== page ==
Transportation & Logistics Analysis

Road transport key to Brittany's competitiveness

January 14 2021

SPECIAL REPORT. Road freight transport is essential to irrigate the Brittany economy and overcome the handicap posed by its peripheral geographical position. Internal freight flows dominate but inter-regional movements are also increasing.

Road freight transport in Brittany, excluding transit, international and foreign flag traffic, is characterised by a certain dynamism. Between 2014 and 2018, traffic overall progressed 12.6% to total 16.7 billion tonne-kilometres, according to the 2019 regional economic report published by French national statistical institute INSEE.

The sector recovered well after a sharp reduction in traffic measured in tonne-kilometres in 2015, particularly in the internal traffic segment which showed a 41.2% increase over five years. The segment showed steady growth and has now overtaken incoming traffic, which itself showed a respectable 7.5% increase. Conversely, outgoing traffic fell back 1.2% over the five years.


* In millions of tonne-kilometres (excluding transit, international and foreign flag traffic) - Source: SDES, road freight transport survey.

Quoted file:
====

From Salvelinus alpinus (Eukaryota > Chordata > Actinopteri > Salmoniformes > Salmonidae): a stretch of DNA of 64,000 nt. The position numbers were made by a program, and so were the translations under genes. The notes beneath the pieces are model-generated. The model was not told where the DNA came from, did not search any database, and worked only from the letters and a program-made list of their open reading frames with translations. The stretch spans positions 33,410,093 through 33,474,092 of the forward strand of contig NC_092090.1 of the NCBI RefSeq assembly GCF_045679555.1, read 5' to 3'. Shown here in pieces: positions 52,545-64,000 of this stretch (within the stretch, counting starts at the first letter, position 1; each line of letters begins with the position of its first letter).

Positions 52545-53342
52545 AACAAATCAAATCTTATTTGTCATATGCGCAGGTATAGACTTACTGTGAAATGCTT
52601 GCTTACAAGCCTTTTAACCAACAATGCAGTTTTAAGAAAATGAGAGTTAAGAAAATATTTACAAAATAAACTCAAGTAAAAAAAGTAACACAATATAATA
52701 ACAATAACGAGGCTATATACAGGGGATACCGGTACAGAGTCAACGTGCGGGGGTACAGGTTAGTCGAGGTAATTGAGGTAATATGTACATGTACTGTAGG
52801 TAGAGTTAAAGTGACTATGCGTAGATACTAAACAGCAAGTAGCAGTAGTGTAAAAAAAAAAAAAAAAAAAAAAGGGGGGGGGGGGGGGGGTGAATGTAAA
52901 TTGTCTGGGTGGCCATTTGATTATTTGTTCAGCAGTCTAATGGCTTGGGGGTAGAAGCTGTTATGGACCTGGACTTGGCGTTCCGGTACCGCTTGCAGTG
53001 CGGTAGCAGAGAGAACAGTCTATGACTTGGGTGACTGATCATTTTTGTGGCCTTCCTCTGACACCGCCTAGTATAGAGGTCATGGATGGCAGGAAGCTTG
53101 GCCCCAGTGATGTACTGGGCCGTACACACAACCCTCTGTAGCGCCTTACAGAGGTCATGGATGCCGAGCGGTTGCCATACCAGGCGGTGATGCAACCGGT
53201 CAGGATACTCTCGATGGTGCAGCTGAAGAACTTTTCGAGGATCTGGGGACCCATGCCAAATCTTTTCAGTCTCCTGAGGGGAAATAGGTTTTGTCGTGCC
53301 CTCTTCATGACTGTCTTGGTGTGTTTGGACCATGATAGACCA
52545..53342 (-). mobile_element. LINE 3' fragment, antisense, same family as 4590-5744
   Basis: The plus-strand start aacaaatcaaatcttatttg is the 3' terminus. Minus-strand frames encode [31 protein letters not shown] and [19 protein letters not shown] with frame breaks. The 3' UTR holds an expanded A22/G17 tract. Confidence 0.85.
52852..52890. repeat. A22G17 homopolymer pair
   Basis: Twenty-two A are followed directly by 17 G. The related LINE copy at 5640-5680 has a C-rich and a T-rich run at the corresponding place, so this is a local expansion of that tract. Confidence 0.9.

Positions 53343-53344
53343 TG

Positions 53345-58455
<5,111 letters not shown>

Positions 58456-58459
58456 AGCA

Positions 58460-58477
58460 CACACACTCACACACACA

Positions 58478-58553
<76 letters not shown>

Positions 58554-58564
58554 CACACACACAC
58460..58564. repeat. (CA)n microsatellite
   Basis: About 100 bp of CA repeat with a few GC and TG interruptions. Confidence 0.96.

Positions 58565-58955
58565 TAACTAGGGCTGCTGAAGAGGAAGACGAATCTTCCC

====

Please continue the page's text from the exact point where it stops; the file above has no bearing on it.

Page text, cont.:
Traffic volume around 157 Mt per year

Altogether, road freight traffic in Brittany represents an annual total of 157 million tonnes (Mt), of which 115 Mt for intra-regional traffic and 42 Mt for inter-regional traffic. "Goods carried by road internally are mainly in bulk form (70%)," according to the Brittany region transport observatory (ORTB). "For trade with other regions, the situation varies." Bulks and palettes represent 46% and 38% respectively of incoming merchandise, while the proportions are reversed for outgoing merchandise, with 46% for bulks and 39% for palettes.

In the intra-regional segment, Brittany is particular in seeing the share of goods transported by companies and other entities for own account increase, whereas third party transportation has declined. Own account transport represents about 63% of intra-regional traffic flows. This phenomenon is closely linked to the nature of the goods transported. "In Brittany, 37% of intra-regional road traffic concerns agricultural and food products. Minerals and construction materials each represent 22% of intraregional trade," the observatory noted. Overall, Ille-et-Vilaine generated the most intra-regional traffic with a total of 43 Mt, followed by Finistère with 27 Mt, Côtes d'Armor with 25 Mt and Morbihan with 20 Mt.

In the inter-regional traffic segment, third party transport is naturally preponderant, accounting for 34 Mt, compared to 8 Mt for own account transportation. Incoming traffic represents 23 Mt, of which 16.7% for own account, while outgoing traffic totals 18 Mt, of which 28.4% for own account. Ille-et-Vilaine is once again in the lead, with an incoming and outgoing traffic total of 25 Mt, compared to 6.4 Mt for Morbihan, 5.3 Mt for Côtes d'Armor and 4.4 Mt for Finistère.


Source: Brittany regional transport observatory (OTRB)